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Indy has received great new recognition from Time Magazine. It’s recognizing Indy as one of the “World’s 100 Greatest Places,” especially because of the Bottleworks District. Nate Swick of Visit Indy joined us today to share more about the honor, along with events and attractions you can find in Indianapolis.

“Indianapolis may be a smaller city, but it’s packed with standout restaurants, museums and sports centers. Its latest draw is the Bottleworks District, a $300 million reimagining of the historically significant spot where a Coca-Cola bottling plant operated from 1920 to 1969,” says Aniesia Williams of Time Magazine.

See more of what Time Magazine had to say about Indy here.

Find out more about Indy’s summer festivals here.

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This summer is the perfect time to invite friends and family that you’ve missed over the last 17 months to Indy!

Nate Swick of Visit Indy joined us today to tell us about the latest recognition Indy has received.

Indy was named a best place to travel in 2021 by two top travel publications, Travel & Leisure and Conde Nast Traveler.

Now is your chance to be a tour guide and an advocate for your city, as Indy has a lot to offer — from the LUME debuting at IMA at Newfields later this month, to the Indy Zoo or State Museum. You can also take it slow down at the Central Canal inside White River State Park. Perhaps, you could even purchase an Indy Attraction Pass and get access to 8 attractions at a low discounted rate.

And if your house is feeling a little crowded, book a room at one of Indy’s wonderful hotels such as the Bottleworks or the JW Marriott. Downtown weekend rates start as low as $125/night.

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$7.6M project to shine light on Monument Circle

INDIANAPOLIS (WISH) — The nonprofit Downtown Indy Inc. and the Indiana War Memorials Commission shared details Tuesday about Shining a Light, a $7.6 million project funded by the Lilly Endowment.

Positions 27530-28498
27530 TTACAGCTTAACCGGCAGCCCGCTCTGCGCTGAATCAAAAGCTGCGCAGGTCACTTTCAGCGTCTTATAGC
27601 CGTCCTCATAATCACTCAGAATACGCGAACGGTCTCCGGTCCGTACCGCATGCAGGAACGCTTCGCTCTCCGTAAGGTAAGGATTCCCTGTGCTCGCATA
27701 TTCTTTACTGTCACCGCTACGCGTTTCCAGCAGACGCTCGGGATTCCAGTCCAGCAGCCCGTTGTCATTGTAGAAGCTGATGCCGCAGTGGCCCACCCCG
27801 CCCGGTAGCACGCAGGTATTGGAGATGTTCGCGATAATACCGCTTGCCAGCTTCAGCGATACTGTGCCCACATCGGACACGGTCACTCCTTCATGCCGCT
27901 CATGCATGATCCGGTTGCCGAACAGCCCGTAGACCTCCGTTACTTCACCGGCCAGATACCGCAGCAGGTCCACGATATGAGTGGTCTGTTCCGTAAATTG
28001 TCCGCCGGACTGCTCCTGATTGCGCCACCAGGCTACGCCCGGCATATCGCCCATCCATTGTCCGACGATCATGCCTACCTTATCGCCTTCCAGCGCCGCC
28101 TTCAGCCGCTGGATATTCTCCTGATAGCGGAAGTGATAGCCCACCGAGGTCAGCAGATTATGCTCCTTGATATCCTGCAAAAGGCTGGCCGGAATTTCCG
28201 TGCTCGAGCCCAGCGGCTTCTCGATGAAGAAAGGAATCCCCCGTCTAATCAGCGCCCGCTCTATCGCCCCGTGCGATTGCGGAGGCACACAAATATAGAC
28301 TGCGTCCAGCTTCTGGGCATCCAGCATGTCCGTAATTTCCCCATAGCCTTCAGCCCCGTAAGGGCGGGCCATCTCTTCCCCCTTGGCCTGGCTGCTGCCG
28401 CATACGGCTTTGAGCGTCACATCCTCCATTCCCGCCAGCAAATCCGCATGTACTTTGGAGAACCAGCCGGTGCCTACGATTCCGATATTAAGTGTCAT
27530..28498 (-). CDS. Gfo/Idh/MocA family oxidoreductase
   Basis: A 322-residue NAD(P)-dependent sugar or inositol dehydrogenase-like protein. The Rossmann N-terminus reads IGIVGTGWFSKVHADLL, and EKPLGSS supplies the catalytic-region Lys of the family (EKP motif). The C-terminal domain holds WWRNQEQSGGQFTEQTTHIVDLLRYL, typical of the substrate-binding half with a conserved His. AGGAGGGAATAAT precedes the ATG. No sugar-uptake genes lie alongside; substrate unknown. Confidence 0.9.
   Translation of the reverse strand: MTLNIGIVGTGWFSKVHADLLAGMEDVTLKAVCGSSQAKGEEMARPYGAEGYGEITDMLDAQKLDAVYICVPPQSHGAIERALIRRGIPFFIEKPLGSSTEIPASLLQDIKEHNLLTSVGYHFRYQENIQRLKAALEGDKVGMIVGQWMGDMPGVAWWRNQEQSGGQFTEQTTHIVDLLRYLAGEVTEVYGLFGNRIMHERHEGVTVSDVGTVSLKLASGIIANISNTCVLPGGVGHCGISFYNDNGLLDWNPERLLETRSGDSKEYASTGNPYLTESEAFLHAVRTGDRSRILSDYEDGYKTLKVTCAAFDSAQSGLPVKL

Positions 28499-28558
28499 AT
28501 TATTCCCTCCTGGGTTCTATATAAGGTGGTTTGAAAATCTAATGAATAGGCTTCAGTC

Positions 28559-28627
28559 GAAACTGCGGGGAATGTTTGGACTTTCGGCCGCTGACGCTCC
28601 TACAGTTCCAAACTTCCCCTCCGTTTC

Bob Schultz is senior vice president of marketing with Downtown Indy, which promotes Downtown as a great place to live, learn, work, and play. He said the project will tell the story of the Soldiers & Sailors Monument on Monument Circle.

“We have the beautiful monument behind us and we have this incredible Circle that is well under-lit during the evening hours and we wanted to infuse arts and culture and more experiences of that on this most iconic landmark,” Schultz said.

The 5-minute program will feature the monument in red, white and blue. LED lights are being placed on top of surrounding buildings and around the Circle.

“The old Anthem Building has video-projection pods that will illuminate and project 4D digital video onto these buildings that will tell the story of freedom,” Schultz said.

The program starting daily after dusk is expected to bring a new experience to the downtown Circle. Music from the Indianapolis Symphony Orchestra will be heard as well.

Chris Gahl is senior vice president of Visit Indy, which promotes city tourism. He said, “It will give us another opportunity to invite our visitors to see Indianapolis in a very meaningful way, a very patriotic way, a very visually stimulating and tech-savvy way.”

Many people told News 8 that they’re looking forward to it all coming together starting Nov. 9.

“I think it sounds exciting honestly. I mean the Circle is like the stable of Indianapolis and something to live it up here would be cool, especially if it was every day,” said local resident Clayton Regnier.

Another person, Molly Tompkins, said, “It has a good cause with it, too. (I’m) military so we get it — veteran — it’s a good cause. It’s a good thing to remember everyone in the state.”

INDIANAPOLIS (WISH) — The largest gaming convention in the country is back in the Circle City attracting thousands of people.

Visit Indy says they’re anticipating close to 70,000 people for the 16th annual event.

Senior Vice President Chris Gahl said Gen Con brings in about $70 million every year. It helps boosts the entire hospitality workforce.

“81,600 men and women. They’re busy at work this week for Gen Con then they’ll go back to their townships with their paychecks and help support their families,” said Gahl.

Security has been a top priority at the gaming convention. You can find IMPD in patrol cars and on foot directing traffic and making sure everyone stays safe.

Gahl mentioned particularly on Georgia Street. “It’s a three block street between Bankers Life Fieldhouse and the front door of the Indiana Convention Center, so we’ve closed the West block of Georgia Street again for Gen Con.”

Many locals and visitors from across the country have said Gen Con has been busier than ever with nonstop crowds filling every block around the convention center.

Andy Park, a gamer from Minnesota said, “I think it’s pretty decent considering how much money that this generates for all the businesses, the bars and food trucks around here.”

Some businesses are giving back to local charities by giving their tips away, making it a win-win for everyone in town.

“Gen Con picks a gaming charity and then they also pick a gaming charity so that’s the Special Olympics,” said Erin O’Rourke, events manager at Sunking Brewery. “Sun King really likes giving back to the community and this is a nice way for us to support Gen Con and also being able to do that still.

Gen Con ends Sunday.